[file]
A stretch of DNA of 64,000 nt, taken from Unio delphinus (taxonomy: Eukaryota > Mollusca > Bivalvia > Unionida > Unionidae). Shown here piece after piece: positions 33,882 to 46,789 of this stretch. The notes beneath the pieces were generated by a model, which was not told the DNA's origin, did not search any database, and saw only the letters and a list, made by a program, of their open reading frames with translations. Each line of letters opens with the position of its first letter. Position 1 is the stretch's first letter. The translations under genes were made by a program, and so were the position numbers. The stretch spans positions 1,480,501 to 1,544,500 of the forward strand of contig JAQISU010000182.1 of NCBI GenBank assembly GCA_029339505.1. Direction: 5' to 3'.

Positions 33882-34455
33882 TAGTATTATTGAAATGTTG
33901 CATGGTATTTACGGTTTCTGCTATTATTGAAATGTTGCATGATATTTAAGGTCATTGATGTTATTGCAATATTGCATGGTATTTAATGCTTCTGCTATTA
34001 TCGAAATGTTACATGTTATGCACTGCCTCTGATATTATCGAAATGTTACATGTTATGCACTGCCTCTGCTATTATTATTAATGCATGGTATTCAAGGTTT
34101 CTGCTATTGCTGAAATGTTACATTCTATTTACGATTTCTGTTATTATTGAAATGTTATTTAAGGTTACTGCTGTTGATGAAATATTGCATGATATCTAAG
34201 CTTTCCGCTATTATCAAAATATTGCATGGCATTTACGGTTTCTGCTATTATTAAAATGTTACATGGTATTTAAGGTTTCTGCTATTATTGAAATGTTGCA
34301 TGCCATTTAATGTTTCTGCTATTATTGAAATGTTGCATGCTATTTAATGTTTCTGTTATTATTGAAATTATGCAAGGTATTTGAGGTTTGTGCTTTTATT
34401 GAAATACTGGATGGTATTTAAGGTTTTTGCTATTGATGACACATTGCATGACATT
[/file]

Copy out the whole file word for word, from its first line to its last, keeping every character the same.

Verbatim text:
A stretch of DNA of 64,000 nt, taken from Unio delphinus (taxonomy: Eukaryota > Mollusca > Bivalvia > Unionida > Unionidae). Shown here piece after piece: positions 33,882 to 46,789 of this stretch. The notes beneath the pieces were generated by a model, which was not told the DNA's origin, did not search any database, and saw only the letters and a list, made by a program, of their open reading frames with translations. Each line of letters opens with the position of its first letter. Position 1 is the stretch's first letter. The translations under genes were made by a program, and so were the position numbers. The stretch spans positions 1,480,501 to 1,544,500 of the forward strand of contig JAQISU010000182.1 of NCBI GenBank assembly GCA_029339505.1. Direction: 5' to 3'.

Positions 33882-34455
33882 TAGTATTATTGAAATGTTG
33901 CATGGTATTTACGGTTTCTGCTATTATTGAAATGTTGCATGATATTTAAGGTCATTGATGTTATTGCAATATTGCATGGTATTTAATGCTTCTGCTATTA
34001 TCGAAATGTTACATGTTATGCACTGCCTCTGATATTATCGAAATGTTACATGTTATGCACTGCCTCTGCTATTATTATTAATGCATGGTATTCAAGGTTT
34101 CTGCTATTGCTGAAATGTTACATTCTATTTACGATTTCTGTTATTATTGAAATGTTATTTAAGGTTACTGCTGTTGATGAAATATTGCATGATATCTAAG
34201 CTTTCCGCTATTATCAAAATATTGCATGGCATTTACGGTTTCTGCTATTATTAAAATGTTACATGGTATTTAAGGTTTCTGCTATTATTGAAATGTTGCA
34301 TGCCATTTAATGTTTCTGCTATTATTGAAATGTTGCATGCTATTTAATGTTTCTGTTATTATTGAAATTATGCAAGGTATTTGAGGTTTGTGCTTTTATT
34401 GAAATACTGGATGGTATTTAAGGTTTTTGCTATTGATGACACATTGCATGACATT